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Tuesday, 2 February 2010
Page: 113


Mr COMBET (Minister for Defence Personnel, Materiel and Science and Minister Assisting the Minister for Climate Change) (10:15 PM) —I move:

That this bill be now read a second time.

This bill seeks to amend the Excise Tariff Act 1921 to confirm in legislation the government’s commitment in the Carbon Pollution Reduction Scheme: Australia’s Low Pollution Future White Paper. The government will cut fuel taxes on a cent-for-cent basis to offset the initial price impact on fuel of introducing the Carbon Pollution Reduction Scheme.

The government recognises that people have limited flexibility to respond quickly to changes in fuel prices but that, over time, transport choices can respond to price changes. To give households and businesses time to adjust to the scheme, this legislation introduces a mechanism to automatically adjust the rate of fuel tax on all fuels that are currently subject to the 38.143c per litre rate of excise.

Fuel tax consists of excise duty on domestically manufactured fuels and excise equivalent customs duty on imported fuels. Fuel tax is predominantly applied at a rate of 38.143c per litre across the range of fuels, including petrol, diesel, kerosene, fuel oil, heating oil, biodiesel and fuel ethanol.

Different fuels emit different amounts of carbon when they burn and their prices will increase according to the volume of their emissions. To minimise compliance costs, the fuel tax cut will be made ‘across the board’ to currently taxed fuels. The fuel excise adjustment will be based on the expected rise in the price of diesel resulting from the introduction of the scheme. This will ensure there is cent-or-cent assistance for diesel users.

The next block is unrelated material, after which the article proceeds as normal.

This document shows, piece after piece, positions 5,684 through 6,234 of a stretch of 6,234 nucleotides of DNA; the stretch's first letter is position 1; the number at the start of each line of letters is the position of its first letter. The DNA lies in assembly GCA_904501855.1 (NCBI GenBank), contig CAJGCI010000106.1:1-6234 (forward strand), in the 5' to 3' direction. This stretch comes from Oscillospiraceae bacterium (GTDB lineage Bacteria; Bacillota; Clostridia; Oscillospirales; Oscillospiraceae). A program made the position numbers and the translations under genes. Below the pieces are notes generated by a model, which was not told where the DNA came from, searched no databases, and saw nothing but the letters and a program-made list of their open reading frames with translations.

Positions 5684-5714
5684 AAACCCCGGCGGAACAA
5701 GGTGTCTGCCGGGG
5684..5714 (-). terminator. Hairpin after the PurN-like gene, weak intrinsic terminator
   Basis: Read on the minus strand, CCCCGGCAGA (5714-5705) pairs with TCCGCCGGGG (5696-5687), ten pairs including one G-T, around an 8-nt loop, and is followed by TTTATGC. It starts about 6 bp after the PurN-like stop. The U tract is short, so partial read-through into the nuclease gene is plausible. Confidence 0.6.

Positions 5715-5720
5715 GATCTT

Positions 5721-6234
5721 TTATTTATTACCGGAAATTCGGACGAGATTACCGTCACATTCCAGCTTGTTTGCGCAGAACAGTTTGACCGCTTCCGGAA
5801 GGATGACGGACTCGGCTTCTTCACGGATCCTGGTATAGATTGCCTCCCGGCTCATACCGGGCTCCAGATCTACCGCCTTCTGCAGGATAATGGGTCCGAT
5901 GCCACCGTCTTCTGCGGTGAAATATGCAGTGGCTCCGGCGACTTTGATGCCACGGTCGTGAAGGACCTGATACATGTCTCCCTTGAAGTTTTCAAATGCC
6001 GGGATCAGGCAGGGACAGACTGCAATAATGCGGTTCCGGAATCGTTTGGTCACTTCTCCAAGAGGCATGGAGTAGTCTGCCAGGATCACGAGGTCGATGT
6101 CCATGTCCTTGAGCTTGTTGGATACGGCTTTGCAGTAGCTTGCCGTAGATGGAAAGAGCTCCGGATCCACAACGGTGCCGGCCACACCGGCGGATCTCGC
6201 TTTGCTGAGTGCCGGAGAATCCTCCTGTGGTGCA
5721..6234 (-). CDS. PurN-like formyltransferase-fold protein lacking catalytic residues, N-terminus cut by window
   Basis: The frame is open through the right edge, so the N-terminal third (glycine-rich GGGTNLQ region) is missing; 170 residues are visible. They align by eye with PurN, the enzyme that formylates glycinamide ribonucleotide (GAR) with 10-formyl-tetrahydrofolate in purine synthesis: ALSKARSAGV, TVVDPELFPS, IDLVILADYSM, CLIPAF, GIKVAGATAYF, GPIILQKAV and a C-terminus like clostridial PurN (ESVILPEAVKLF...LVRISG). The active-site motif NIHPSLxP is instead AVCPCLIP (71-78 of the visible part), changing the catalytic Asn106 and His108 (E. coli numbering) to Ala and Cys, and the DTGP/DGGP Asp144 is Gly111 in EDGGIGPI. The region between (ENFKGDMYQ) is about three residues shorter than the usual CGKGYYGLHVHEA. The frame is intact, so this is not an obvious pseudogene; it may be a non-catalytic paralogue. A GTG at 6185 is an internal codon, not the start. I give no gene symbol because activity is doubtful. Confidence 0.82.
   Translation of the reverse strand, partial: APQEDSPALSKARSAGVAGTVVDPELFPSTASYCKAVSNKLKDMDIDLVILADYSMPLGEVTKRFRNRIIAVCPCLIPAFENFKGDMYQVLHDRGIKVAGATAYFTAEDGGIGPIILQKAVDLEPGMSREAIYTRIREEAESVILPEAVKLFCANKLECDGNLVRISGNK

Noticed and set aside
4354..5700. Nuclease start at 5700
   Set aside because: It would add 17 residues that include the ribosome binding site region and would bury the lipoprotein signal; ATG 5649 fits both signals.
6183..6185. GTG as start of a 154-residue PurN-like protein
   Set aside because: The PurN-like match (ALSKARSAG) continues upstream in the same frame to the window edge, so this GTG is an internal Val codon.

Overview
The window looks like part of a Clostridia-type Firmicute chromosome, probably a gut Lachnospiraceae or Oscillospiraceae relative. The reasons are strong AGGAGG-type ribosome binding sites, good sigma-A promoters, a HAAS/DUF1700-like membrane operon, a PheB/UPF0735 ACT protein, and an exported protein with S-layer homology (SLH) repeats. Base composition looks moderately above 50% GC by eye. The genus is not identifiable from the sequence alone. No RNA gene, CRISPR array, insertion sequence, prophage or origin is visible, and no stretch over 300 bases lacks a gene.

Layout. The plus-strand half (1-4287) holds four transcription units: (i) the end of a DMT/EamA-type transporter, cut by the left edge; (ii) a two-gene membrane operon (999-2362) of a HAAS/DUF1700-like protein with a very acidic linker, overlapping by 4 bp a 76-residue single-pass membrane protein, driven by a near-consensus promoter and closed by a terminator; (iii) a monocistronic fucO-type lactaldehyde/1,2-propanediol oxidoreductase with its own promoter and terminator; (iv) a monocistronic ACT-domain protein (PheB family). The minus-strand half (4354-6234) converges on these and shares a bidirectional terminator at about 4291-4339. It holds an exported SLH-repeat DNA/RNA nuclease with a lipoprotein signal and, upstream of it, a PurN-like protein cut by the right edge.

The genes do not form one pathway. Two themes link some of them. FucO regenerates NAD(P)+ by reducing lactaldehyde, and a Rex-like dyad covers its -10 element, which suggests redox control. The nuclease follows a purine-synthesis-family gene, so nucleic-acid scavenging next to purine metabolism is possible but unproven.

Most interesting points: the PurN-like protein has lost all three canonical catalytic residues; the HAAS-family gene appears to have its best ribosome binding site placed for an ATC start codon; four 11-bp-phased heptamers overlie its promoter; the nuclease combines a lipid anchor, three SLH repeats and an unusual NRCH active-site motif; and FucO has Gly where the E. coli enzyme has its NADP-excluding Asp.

Diesel emits more carbon than petrol on a per litre basis, so the fuel tax cut will provide more than cent-for-cent assistance for petrol users, which make up the majority of motorists. However, diesel use is becoming more common as fuel and vehicle standards improve. Basing the fuel tax cut on diesel will therefore ensure that the government’s cent-for-cent commitment is delivered for the most common fuels used by households.

Any reductions will take place on 1 January and 1 July of each year, to harmonise with the business activity statement reporting period. The first fuel tax reduction will occur on 1 July 2011 with the commencement of the Carbon Pollution Reduction Scheme. On 1 July 2011, based on current taxation arrangements and that the emissions unit charge will be fixed at $10 per tonne, the fuel tax will be reduced by 2.455c per litre to 35.688c per litre.

After the fixed emission unit price of $10 per tonne lapses on 30 June 2012, the need for further reductions, and the amount, will be assessed based on the average Australian emissions unit auction charge over the preceding six-month period. If the average unit charge at the time of the assessment is greater than the average unit charge that formed the basis of the previous reduction, then the fuel tax rate will be further reduced. This approach will apply to adjustments that occur from 1 July 2012.

If the current average unit charge amount is less than the previous average unit charge amount then the rate of fuel tax will remain the same—the fuel tax rate will not be increased if the emissions charge has fallen. Information on the six-month average Australian emissions unit auction charge will be published by the Australian Climate Change Regulatory Authority in accordance with section 271 of the CPRS bill.

The final reduction will be made, if necessary, on 1 July 2014. The fuel tax rate at that date will be the ongoing rate—that is, the fuel tax rate will not revert to the 38.143c per litre rate. At this time the government will review the mechanism introduced by these amendments.

The amendments to the Excise Tariff Act will commence on 1 July 2011, assuming that the Carbon Pollution Reduction Scheme commences on that date.

Full details of the Excise Tariff Amendment (Carbon Pollution Reduction Scheme) Bill 2010 are contained in the explanatory memorandum. I commend the bill to the House.

Debate (on motion by Dr Southcott) adjourned.